If identified, homeowners should remove the tree of heaven from their property. This insect will feed and lay egg masses on other species of trees and ornamentals. Currently, homeowners can use any direct contact insecticide labeled for planthoppers or leafhoppers to kill adult spotted lanternfly. We have a listing of insecticides licensed for use in Delaware on our Homeowner Spotted Lanternfly and Treatment Fact Sheet online at https://de.gov/hitchhikerbug. They can also hire a commercially licensed turf and ornamental pesticide applicator to treat their properties for these insects. Residents can help by scraping off egg masses into a bag containing rubbing alcohol or an alcohol-based hand sanitizer and crushing them to destroy the eggs.

Residents are encouraged to report sightings of spotted lanternfly outside of New Castle County. Citizen reports help DDA inspectors determine how these insects are moving and which transportation pathways they are utilizing. These reports also all DDA to notify agricultural operations that have plants vulnerable to this insect. Residents can make a report by emailing HitchHikerBug@delaware.gov and including the location of the find in the subject line. Inspectors may visit the site or area to determine if a new spotted lanternfly population is present.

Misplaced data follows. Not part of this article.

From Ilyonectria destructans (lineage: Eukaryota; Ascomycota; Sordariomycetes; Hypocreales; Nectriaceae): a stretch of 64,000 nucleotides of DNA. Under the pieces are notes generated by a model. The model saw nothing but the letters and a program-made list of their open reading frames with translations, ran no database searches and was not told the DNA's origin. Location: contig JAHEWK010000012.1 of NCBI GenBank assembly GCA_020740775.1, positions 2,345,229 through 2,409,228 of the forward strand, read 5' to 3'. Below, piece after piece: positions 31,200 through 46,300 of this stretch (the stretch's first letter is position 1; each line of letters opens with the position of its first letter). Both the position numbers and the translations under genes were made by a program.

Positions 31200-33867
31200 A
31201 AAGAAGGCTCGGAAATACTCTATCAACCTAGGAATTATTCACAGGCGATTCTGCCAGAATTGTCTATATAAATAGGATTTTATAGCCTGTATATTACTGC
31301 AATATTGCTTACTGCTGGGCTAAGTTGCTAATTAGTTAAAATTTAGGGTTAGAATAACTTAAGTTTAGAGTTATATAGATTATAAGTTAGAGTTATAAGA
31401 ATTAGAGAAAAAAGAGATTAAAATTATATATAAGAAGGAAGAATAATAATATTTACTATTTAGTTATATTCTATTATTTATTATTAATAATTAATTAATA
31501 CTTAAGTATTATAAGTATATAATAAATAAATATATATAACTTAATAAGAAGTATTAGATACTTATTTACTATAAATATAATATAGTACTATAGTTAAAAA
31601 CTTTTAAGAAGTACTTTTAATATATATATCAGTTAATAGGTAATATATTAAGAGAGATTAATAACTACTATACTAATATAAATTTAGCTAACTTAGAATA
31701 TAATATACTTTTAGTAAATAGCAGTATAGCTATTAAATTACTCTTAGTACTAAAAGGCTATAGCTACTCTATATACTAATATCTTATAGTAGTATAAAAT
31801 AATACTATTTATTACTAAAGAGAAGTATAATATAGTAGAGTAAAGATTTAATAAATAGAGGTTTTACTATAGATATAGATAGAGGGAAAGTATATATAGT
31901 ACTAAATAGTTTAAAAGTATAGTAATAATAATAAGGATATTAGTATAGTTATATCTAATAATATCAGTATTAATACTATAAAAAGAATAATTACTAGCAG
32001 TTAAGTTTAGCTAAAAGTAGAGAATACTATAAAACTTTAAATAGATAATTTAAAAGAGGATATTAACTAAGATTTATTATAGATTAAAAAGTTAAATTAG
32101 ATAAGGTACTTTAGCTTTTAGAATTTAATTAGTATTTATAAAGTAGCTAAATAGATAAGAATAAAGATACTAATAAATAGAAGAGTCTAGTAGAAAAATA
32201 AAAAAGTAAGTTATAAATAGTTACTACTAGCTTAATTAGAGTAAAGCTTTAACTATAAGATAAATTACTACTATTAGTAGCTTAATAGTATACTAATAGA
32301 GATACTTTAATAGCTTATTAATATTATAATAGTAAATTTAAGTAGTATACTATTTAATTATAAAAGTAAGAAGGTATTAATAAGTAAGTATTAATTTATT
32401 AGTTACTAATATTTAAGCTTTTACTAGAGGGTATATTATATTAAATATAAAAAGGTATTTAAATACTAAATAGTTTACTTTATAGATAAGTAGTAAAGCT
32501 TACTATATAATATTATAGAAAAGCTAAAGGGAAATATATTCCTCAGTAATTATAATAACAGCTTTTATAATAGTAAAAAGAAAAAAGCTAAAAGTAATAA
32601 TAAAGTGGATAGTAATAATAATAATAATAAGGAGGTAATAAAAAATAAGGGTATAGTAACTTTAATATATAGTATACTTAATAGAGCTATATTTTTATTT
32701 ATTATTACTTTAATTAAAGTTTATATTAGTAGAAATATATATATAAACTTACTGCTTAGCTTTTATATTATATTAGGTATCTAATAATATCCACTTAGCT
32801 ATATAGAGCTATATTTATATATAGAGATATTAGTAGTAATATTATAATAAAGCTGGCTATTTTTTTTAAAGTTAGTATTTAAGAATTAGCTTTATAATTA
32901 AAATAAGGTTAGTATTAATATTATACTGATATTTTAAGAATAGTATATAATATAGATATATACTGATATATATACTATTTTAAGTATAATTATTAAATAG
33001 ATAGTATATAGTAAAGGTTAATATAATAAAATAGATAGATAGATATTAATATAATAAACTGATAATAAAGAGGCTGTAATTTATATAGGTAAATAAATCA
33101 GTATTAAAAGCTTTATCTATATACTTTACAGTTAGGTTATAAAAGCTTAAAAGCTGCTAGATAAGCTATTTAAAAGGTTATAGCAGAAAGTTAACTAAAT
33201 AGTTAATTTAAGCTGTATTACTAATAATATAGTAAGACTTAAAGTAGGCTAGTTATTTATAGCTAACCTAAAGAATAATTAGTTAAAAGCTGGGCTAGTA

Any person conducting business for a commercial business, a municipality, or a government agency that requires movement of any regulated item within or from the quarantine area must have a permit, available through the DDA spotted lanternfly website. To obtain a permit, a designated individual from an organization must receive training and pass an online test to demonstrate a working knowledge and understanding of the pest and quarantine requirements. This individual is then required to train other employees to inspect vehicles and products and remove any spotted lanternfly life stages. The permit demonstrates that the individual understands how to identify the pest and ensure the items transported are not carrying the insect.